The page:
|Popis||Japonské dřevoryty v XXL velikosti. 200 nejexkluzivnějších japonských dřevorytů v jejich historickém kontextu.|
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Bližší informace o knize "Japanese Woodblock Prints (1680–1938)"
Japonské dřevoryty v XXL velikosti. 200 nejexkluzivnějších japonských dřevorytů v jejich historickém kontextu. Japanese Woodblock Prints (1680–1938), autor Andreas Marks.
Anotace knihy " Japanese Woodblock Prints (1680–1938), autor Andreas Marks"
The Japanese woodblock print is a phenomenon with no Western equivalent, one where breathtaking landscapes exist alongside blush-inducing erotica; where demons and otherworldly creatures torment the living; and where sumo wrestlers, kabuki actors, and courtesans are rock stars. This XXL book lifts the veil on a much-loved but little-understood art, revealing the stories and people behind the 200 most exceptional prints from 1680–1938. Drawing from the finest impressions in museums and private collections around the world, it features the work of 89 artists as well as 17 fold-outs.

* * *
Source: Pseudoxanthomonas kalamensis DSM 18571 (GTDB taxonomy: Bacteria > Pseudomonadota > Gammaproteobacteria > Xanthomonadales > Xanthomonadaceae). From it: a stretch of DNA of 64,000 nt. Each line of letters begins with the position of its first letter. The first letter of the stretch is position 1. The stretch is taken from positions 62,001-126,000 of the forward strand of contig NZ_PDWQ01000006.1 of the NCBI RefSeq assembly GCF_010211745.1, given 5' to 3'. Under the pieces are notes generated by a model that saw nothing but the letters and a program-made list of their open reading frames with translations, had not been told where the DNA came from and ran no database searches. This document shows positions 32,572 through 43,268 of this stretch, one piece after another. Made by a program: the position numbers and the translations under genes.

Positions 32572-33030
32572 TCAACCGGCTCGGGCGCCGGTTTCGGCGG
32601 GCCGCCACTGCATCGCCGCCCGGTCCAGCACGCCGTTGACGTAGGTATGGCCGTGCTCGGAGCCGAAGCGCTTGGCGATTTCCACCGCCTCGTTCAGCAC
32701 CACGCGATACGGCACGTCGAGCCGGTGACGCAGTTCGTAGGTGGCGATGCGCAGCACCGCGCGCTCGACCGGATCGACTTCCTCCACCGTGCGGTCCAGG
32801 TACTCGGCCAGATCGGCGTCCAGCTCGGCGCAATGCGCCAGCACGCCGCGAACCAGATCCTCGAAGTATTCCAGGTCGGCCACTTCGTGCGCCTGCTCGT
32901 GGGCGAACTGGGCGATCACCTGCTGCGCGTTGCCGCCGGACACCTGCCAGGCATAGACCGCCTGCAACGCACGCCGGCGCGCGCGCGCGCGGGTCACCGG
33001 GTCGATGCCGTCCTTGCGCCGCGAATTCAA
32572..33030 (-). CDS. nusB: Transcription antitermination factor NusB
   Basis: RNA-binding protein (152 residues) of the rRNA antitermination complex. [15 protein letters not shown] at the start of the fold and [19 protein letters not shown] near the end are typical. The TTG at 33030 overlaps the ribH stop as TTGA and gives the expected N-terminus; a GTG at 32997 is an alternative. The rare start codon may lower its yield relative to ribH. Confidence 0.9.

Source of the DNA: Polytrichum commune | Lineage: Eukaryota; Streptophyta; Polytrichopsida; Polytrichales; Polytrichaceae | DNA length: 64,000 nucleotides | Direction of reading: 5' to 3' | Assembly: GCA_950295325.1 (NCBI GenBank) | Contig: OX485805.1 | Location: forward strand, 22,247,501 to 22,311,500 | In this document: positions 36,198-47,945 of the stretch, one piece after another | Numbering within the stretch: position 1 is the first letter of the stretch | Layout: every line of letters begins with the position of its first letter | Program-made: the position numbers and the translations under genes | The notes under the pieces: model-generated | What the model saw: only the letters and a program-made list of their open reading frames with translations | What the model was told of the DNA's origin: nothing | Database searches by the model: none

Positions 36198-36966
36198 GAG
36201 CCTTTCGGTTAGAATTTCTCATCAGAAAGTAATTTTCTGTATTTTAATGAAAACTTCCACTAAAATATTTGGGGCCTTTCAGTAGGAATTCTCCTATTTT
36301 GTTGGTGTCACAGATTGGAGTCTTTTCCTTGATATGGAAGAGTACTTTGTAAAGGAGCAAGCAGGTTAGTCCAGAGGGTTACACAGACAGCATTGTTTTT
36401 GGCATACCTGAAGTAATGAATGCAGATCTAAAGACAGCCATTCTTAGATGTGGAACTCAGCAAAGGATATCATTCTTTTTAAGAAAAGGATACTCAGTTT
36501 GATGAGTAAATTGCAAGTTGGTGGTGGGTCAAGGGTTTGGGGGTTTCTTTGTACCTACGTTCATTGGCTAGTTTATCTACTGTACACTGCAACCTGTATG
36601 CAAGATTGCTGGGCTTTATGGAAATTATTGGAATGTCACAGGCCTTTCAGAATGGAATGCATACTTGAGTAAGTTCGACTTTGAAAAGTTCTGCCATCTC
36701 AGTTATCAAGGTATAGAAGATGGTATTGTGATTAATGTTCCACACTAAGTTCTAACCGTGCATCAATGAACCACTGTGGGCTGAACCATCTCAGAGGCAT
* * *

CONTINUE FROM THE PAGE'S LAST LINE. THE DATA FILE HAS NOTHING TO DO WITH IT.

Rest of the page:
From Edouard Manet’s portrait of naturalist writer Émile Zola sitting among his Japanese art finds to Van Gogh’s meticulous copies of the Hiroshige prints he devotedly collected, 19th-century pioneers of European modernism made no secret of their love of Japanese art. In all its sensuality, freedom, and effervescence, the woodblock print is single-handedly credited with the wave of japonaiserie that first enthralled France and, later, all of Europe—but often remains misunderstood as an “exotic” artifact that helped inspire Western creativity.
The fact is that the Japanese woodblock print is a phenomenon of which there exists no Western equivalent. Some of the most disruptive ideas in modern art—including, as Karl Marx put it, that “all that is solid melts into air”—were invented in Japan in the 1700s and expressed like never before in the designs of such masters as Hokusai, Utamaro, and Hiroshige in the early 19th century..